The Arts Council is to meet with Ballymena Council to discuss its decision regarding the use of flags and symbols in the Braid Centre. Confirmation that the meeting was taking place was given to local Sinn Féin MLA Daithí McKay in an answer to a question he put to Culture Minister Carál Ní Chuilín. Sinn Féin has said that the decision not to keep the Braid Centre neutral and free from flags could put at risk the £2 million grant that the Arts Council gave to the Council.
Mr McKay said
“Most councils across the north keep their council chambers free of flags and Ballymena Council should do the same rather than becoming embroiled in court cases and putting a £2million grant at risk. Ratepayers would have expected the council to have matured by now and realise that to increase economic prosperity, tourism and investment Ballymena needs a modern pluralist image, one that is accepting of different cultures and the sensitivities that already exist in this area.
“The controversy over the Braid Centre as well as the resultant reinforcement of negative views of the town should have been avoided. The council should have listened to the legal opinion that they were provided instead of ignoring it. They should also have taken into account previous court judgements made in regard to flags and symbols elsewhere in the north.
“This council should be neutral for workers and councillors alike. Erecting the flag of the old Stormont regime in the council sends out a clear message to Catholics that work in the council as well as Catholics that live in this district – it is truly pathetic.
“From the onset of this discussion Sinn Féin along with others has been advocating Equality or Neutrality on the issue of flags and emblems. That is a common sense approach. Council buildings should be a welcome place for all who work in them and for all who visit them.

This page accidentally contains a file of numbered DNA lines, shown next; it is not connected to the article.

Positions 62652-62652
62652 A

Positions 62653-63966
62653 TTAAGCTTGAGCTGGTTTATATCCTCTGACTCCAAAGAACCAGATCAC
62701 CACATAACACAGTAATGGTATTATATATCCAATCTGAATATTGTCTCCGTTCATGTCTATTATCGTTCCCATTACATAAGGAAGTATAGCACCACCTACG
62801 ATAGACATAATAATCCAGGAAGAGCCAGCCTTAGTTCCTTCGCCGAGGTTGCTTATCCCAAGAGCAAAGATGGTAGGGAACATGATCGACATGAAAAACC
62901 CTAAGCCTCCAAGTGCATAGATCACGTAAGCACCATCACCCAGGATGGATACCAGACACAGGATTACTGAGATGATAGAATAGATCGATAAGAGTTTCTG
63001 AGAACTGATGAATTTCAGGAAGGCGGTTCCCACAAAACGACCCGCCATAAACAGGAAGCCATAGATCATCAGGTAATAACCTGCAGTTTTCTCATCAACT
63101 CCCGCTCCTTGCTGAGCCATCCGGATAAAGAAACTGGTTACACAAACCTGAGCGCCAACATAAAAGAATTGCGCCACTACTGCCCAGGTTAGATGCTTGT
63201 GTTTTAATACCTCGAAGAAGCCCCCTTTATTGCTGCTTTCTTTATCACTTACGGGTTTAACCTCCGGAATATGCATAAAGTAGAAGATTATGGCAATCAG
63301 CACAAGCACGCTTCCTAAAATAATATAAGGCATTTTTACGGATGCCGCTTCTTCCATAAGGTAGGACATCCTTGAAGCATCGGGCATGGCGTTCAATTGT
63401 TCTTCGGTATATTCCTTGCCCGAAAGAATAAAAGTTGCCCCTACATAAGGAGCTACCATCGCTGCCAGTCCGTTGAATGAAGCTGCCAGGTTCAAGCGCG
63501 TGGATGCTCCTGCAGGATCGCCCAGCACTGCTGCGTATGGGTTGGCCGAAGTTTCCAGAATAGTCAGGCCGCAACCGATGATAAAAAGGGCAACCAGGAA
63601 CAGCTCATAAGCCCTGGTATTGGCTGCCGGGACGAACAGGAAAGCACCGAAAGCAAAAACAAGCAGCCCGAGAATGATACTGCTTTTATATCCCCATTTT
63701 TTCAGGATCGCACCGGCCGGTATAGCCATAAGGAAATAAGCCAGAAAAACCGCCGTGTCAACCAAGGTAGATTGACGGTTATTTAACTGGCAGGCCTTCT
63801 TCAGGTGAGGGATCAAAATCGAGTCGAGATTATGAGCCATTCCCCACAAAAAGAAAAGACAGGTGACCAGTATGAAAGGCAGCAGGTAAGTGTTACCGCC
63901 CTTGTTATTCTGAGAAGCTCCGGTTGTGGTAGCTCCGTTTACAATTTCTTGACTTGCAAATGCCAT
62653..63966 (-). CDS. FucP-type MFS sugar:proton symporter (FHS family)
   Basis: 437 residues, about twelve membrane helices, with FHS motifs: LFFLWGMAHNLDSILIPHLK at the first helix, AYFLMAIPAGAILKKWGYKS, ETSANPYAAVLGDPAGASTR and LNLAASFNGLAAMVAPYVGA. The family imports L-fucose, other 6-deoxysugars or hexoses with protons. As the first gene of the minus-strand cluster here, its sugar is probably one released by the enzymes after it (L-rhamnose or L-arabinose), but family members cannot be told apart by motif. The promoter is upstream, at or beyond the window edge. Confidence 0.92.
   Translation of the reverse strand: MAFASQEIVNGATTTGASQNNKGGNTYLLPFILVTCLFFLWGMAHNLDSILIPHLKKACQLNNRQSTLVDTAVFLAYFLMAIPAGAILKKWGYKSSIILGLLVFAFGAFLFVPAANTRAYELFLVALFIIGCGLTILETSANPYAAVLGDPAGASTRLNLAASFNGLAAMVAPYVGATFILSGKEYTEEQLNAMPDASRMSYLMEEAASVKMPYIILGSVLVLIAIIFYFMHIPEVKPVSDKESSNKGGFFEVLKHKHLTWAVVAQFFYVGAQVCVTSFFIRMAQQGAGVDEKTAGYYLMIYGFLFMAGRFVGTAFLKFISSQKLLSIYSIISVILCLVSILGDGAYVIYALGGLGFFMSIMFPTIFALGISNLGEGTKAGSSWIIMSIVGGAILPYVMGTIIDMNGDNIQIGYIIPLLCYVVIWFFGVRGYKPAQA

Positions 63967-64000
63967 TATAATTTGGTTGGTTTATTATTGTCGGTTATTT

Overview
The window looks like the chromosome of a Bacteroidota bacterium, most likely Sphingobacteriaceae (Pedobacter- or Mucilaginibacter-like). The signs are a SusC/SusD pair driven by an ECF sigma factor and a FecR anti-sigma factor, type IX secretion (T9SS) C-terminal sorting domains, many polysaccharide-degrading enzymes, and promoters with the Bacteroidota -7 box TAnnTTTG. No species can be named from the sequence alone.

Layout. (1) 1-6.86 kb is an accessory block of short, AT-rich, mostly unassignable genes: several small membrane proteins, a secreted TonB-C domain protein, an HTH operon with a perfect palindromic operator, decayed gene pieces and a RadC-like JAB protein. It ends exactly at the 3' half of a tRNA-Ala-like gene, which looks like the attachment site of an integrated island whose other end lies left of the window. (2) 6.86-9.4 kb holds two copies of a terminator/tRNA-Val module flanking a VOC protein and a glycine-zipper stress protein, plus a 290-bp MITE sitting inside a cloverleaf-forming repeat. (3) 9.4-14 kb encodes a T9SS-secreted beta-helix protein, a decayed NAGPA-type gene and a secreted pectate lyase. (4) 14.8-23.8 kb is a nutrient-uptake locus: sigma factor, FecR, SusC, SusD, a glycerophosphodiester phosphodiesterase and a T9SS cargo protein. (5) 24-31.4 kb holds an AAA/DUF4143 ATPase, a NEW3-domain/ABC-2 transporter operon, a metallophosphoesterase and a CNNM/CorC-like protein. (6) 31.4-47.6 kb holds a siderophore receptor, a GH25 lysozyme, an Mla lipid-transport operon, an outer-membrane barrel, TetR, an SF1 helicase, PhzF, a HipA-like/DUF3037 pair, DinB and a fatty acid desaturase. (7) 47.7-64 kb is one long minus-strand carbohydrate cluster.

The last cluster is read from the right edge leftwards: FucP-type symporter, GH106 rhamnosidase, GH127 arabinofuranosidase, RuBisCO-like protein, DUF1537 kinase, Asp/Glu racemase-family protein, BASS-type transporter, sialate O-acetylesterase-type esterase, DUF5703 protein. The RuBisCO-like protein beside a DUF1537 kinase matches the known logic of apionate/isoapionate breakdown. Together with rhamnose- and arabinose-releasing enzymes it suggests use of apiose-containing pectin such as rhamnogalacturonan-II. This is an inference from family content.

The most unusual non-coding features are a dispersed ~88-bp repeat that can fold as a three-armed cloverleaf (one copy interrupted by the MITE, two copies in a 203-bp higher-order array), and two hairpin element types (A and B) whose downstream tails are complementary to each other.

“Unionist councillors have put a £2million grant for the Braid centre at risk and this may now be lost as this decision was reached without consultation with the Arts Council. I have put a series of questions to the Arts & Culture Minister about this and it is to be welcomed that the Arts Council will now be meeting with the council to discuss this matter. It is a basic condition of all lottery funding that projects supported must be open and accessible to all sections of the community. All Arts Council contracts also contain clauses relating to withholding of funds or claw back of funds if an organisation breaches any condition of grant. This clearly outlines what the potential cost of council’s obsession with flags could be and I do not think that ratepayers will want to pick up this £2million tab.
“We are in difficult economic times. Does anyone really think that leaving this council open to being taken through the courts over the next few years on the basis of these flags is going to help create jobs and prosperity? Of course not, if anything it will make people think twice of shopping here or coming to do business here, it will have a negative effect on people's perception of the town. That is not what we in Sinn Féin want and that is certainly not what local ratepayers want."